Sons meet after 50 years apart
“HAPPY Jack” Bingham’s two little boys became emotional adult brothers in arms when they met yesterday for the first time in more than half a century – as their much loved dad and step-dad prepared to say his last goodbye.
“It’s great to meet you finally, Chris.”
“Ken, it’s so good to meet you.”
The greetings between Chris Bingham and Ken March at Hervey Bay airport were both tender and sombre. They have been corresponding and sharing phone calls for just over a year.
Step-son Ken and son Christopher live a world apart – Ken in Sydney and Christopher in Norway – and their meeting happened because each had rushed to the Hervey Bay Hospital bedside of John Bingham, 95.
Burma Railway POW Happy Jack, as most know him around these parts, has been in hospital for more than a week, was moved into ICU on the weekend after an operation in St Stephen’s in Maryborough and yesterday was transferred to a surgical ward where he is fighting pneumonia and life weariness.
“I have been waiting to see my two boys together and now I have. I’m happy,” Jack whispered.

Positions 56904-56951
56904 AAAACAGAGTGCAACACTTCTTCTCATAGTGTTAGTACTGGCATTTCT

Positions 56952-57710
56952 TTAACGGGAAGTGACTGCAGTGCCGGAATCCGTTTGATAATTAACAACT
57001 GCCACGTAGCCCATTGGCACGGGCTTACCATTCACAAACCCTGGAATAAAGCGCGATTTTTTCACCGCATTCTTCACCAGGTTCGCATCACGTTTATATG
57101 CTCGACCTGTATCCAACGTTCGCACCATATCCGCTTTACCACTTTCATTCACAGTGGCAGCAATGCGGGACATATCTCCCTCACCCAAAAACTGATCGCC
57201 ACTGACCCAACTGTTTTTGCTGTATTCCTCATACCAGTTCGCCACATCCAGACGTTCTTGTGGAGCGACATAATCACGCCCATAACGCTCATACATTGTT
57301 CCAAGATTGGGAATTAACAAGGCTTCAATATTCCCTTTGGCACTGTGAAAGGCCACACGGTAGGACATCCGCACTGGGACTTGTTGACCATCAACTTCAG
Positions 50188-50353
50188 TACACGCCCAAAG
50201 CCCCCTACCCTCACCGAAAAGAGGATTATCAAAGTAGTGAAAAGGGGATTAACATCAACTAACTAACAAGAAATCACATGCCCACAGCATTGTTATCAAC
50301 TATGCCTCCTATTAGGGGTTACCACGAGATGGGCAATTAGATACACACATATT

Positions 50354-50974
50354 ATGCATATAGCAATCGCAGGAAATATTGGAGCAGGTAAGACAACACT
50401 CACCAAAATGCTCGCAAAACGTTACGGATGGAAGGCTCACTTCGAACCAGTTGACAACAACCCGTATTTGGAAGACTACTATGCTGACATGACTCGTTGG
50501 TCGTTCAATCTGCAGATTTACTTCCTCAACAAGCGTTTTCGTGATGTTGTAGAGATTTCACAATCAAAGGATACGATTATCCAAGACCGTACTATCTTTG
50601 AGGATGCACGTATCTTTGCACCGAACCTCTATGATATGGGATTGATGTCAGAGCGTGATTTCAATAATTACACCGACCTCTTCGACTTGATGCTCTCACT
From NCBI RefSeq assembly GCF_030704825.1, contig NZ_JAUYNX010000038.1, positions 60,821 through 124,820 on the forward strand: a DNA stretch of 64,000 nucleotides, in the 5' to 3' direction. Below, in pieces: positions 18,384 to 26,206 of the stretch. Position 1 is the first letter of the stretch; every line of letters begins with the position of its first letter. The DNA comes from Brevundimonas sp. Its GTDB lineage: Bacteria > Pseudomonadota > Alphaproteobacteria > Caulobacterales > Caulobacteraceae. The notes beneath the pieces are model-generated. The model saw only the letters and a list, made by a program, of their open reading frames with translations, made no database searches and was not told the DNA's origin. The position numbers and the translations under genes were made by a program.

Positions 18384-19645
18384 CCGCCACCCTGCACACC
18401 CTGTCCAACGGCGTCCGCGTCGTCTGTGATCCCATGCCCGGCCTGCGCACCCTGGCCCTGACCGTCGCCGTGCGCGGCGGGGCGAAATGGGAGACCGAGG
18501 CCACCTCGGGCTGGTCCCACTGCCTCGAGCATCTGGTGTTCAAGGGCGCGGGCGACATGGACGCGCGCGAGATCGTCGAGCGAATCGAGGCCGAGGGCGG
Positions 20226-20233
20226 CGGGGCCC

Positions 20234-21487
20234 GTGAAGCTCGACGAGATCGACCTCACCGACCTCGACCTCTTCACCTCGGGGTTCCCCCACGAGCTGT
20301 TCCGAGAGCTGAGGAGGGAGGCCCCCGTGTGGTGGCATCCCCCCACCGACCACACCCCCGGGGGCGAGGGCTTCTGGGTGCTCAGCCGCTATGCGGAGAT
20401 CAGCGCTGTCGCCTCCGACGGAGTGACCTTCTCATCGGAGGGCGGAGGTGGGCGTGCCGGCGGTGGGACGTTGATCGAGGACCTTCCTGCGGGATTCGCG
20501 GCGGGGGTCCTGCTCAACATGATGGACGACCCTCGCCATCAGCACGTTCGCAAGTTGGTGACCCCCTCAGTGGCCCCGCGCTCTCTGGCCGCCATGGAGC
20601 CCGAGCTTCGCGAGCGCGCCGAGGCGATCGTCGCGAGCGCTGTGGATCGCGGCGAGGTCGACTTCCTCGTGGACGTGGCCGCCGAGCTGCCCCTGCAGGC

In 1945, after three-and-a-half years as a POW and then an escapee from the Burma Railway, April 1942 to August 1945, Jack came home to Melbourne and within a few weeks had wed Freda, the sister of one of his Air Force squadron mates.
“In December 1946 we had a little son,” Jack told the Chronicle in an earlier interview.
“A beaut lad, sturdy and fair haired, just what I wanted. It felt terrific to have a son. He was always outside in the pram, cooing to the waving trees and working his feet up and down. He was a happy lad in those days. I was very proud of him.
“His name is Christopher George, in memory of my brother George, killed in Burma. Some time later Freda gave birth to Gail but Gail died some years ago,” he said tearfully.
Environmental scientist Chris was at his father’s bedside 30 minutes after his plane landed in the Bay – and that after 38 hours of constant travelling.
Jack and Freda divorced and Jack met up with Peggy March, the woman he had silently loved before he went to war and who had married Jack’s mate, Ian March, both believing their friend had been killed by the Japanese.
When Jack and she met again, Peggy was divorced and they became life partners. Ken March, who was serving in Vietnam at the time, was thrilled his mum had got together with Jack, or “Johnny” as he calls him today.
When the Chronicle left Happy Jack’s bedside, he said softly:
“I’ve had a wonderful life, Toni. Thank you for being such a good mate – and keep an eye on my two boys for me. I love them both very much.”